“Recently, the CBIRC investigated and dealt with the problem of poor shareholder management of some small and medium-sized banks,” Zhou said. “Some banks’ substantial shareholders are the drivers of their directors and chairpeople. Others even have someone’s housemaid as a substantial shareholder.”

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In a late evening filing on Friday, Bank of Jinzhou said it has agreed to sell some of its credit and other assets for Rmb45bn to Chengfang Huida, a company that is ultimately owned by China Cinda Asset Management Co.

About 54% of the assets are corporate loans, and the remaining 46% are beneficial interest transfer plans. The latter includes beneficial interests in trust plans and asset management plans issued by trust companies, securities houses, insurance firms and asset managers. The agreement was reached on March 31.

The original book value of the principal amount of the assets is about Rmb150bn. The disposal will lead to an overall unaudited impairment reserve expense of about Rmb30bn. The bank’s debt investment is estimated to increase by some Rmb75bn after the disposal.

Bank of Jinzhou plans to use the proceeds for general working capital, boosting its capital adequacy ratio and liquidity, and improve its asset quality.

The bank published its 2019 financial results on Tuesday last week.

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Following the Friday news that Chinese coffee shop chain, Luckin Coffee, fabricated transactions of roughly Rmb2.2bn from the second quarter to the fourth quarter last year, the Chinese Securities Regulatory Commission (CSRC) has come down hard on the company. The regulator issued a statement on Friday afternoon “strongly condemning” the company’s behaviour. Luckin is registered in the Cayman Islands and listed on the Nasdaq.

“No matter where a company is listed, it should always strictly obey the laws and regulations of the relevant markets and disclose information in an honest, accurate and complete manner,” the Chinese securities regulator said. The CSRC also promised to co-ordinate with relevant offshore regulators to look into the situation.

Luckin issued a formal apology on Sunday through its official Weibo account, the Chinese equivalent of Twitter. The company said that the relevant executives and employees have been suspended and are now being investigated. It added that its board of directors has also appointed a special committee made up of independent directors and a third-party independent organisation to conduct a “complete investigation” into the matter. In the meantime, Luckin Coffee will keep its stores operating normally.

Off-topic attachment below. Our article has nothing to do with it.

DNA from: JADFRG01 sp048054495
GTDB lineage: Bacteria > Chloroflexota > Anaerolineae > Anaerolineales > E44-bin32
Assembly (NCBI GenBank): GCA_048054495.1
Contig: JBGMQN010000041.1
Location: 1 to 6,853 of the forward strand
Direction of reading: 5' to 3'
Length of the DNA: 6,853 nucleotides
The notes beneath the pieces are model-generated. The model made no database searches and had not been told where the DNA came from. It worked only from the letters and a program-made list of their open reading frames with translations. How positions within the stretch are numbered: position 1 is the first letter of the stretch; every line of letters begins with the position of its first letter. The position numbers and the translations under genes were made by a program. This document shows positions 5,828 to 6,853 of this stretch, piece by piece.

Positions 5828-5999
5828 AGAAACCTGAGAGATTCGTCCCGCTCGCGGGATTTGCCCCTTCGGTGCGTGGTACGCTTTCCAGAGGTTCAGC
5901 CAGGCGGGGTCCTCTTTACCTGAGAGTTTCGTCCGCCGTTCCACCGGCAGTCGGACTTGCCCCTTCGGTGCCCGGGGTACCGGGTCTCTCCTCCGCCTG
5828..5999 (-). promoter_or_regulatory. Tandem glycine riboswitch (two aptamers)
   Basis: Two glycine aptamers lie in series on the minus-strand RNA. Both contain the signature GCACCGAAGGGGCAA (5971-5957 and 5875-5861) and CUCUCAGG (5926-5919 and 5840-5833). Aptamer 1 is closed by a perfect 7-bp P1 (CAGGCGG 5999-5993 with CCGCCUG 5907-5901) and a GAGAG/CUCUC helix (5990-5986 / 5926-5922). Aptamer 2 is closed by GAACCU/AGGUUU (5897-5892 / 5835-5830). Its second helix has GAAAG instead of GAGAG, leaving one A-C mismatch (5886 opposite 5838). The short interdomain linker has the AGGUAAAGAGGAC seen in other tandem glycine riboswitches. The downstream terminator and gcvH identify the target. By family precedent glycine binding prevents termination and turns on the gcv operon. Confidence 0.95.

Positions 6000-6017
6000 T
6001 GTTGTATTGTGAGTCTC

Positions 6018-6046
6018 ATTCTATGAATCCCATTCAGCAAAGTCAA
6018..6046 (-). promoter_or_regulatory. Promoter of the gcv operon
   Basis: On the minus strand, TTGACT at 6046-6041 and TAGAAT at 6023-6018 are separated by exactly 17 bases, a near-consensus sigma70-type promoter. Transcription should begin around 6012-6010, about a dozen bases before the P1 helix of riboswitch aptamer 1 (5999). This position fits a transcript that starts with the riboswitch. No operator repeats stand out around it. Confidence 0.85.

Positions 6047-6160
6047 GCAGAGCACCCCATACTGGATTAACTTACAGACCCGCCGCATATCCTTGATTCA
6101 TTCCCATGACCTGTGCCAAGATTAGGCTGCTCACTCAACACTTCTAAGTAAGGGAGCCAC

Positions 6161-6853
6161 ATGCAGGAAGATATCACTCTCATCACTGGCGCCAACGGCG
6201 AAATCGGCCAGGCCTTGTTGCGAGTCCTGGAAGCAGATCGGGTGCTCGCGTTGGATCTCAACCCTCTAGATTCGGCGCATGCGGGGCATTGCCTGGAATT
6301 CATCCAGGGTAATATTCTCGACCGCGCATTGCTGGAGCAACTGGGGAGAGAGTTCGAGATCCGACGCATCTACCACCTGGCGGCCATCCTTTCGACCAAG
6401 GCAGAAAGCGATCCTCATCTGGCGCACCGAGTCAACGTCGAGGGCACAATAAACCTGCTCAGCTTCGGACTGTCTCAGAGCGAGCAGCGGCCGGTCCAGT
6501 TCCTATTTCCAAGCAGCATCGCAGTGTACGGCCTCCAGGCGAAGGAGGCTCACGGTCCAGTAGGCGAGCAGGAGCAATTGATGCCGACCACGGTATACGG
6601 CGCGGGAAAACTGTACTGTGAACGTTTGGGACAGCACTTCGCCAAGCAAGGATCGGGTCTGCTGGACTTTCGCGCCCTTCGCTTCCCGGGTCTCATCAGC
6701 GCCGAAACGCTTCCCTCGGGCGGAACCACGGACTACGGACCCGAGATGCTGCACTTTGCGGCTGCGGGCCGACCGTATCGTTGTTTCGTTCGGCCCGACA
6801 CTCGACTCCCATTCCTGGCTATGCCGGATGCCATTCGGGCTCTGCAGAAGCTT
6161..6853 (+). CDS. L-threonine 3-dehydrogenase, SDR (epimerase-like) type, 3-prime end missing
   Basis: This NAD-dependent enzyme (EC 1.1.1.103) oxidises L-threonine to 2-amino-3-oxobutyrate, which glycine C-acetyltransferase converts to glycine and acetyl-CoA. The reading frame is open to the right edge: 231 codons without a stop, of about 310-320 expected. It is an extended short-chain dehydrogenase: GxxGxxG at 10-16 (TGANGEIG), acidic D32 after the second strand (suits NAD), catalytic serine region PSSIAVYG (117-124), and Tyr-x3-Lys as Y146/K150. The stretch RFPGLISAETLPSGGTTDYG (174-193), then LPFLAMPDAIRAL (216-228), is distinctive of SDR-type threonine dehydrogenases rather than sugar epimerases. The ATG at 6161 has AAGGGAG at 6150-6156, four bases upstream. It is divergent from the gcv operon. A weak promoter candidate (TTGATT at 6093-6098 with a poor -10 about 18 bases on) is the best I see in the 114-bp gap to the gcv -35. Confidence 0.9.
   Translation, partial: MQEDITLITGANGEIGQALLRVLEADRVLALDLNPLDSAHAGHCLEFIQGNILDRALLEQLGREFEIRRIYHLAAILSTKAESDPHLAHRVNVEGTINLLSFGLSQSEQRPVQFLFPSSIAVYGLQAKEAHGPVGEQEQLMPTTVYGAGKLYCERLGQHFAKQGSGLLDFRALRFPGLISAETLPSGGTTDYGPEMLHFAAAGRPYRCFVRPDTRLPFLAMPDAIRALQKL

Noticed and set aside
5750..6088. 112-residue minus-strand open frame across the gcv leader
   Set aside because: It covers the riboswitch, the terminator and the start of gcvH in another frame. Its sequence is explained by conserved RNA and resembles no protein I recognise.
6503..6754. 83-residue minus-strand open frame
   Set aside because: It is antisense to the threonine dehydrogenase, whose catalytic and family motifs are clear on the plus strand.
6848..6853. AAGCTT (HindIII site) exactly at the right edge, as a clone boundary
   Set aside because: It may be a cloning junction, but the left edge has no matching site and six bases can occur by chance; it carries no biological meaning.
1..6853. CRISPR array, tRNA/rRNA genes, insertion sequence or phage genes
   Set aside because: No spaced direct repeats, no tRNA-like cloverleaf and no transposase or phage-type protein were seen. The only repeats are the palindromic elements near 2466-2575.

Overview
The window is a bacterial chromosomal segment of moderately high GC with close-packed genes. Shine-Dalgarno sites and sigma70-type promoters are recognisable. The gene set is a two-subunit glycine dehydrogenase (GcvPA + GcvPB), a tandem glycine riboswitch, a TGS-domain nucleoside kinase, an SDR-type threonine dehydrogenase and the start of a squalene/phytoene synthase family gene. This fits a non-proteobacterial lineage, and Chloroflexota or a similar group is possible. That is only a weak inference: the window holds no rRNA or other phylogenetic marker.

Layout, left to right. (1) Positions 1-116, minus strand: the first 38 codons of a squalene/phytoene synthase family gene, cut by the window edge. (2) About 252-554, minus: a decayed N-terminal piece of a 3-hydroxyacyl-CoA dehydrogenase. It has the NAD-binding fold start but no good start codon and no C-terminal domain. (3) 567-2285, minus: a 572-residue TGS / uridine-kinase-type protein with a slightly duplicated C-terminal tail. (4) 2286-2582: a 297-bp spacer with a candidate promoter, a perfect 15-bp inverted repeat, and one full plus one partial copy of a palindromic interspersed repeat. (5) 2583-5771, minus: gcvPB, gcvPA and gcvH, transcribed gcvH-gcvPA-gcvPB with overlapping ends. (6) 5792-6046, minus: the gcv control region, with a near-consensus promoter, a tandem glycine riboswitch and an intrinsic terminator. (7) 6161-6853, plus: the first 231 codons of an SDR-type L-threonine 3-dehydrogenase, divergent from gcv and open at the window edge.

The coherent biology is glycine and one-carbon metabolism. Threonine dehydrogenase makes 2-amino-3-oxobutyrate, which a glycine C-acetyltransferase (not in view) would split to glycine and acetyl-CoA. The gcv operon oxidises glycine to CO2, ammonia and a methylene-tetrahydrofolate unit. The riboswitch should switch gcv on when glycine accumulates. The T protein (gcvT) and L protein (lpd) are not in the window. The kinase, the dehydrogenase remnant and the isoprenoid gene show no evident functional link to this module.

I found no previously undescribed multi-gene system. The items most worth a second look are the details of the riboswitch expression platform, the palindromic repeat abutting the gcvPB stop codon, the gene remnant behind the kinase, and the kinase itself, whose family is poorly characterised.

Lu Zhengyao, chairman of the board, also apologised on his personal WeChat account, saying that he will “accept all inquiries and criticism”.

Lu’s response to the scandal came into the spotlight when he posted “today we should be even more full of energy” on his personal WeChat account on Saturday, the day after Luckin admitted to falsifying transactions.

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Luckin’s woes have also spilled over to Hong Kong-listed Car Inc. Trading in its stock was halted at the company's request from 10.14am local time on Friday last week, after the share price dropped by over half from the previous close of HK$4.29. It was last traded at an all-time low of HK$1.96 on Friday. Trading was still suspended on Monday, pending the release of a clarification announcement. 

Luckin and Car have close ties, as Lu is the chairman of both companies. Additionally, many of Luckin’s senior executives were former employees of Car, including chief executive Qian Zhiya and chief operating officer Liu Jian. Liu is accused by Luckin for fabricating the transactions along with several employees reporting to him.

The price of Car’s two outstanding dollar bonds also plummeted following the Luckin scandal by over 30 points in the secondary market. 


By Addison Gong, Rebecca Feng
06 Apr 2020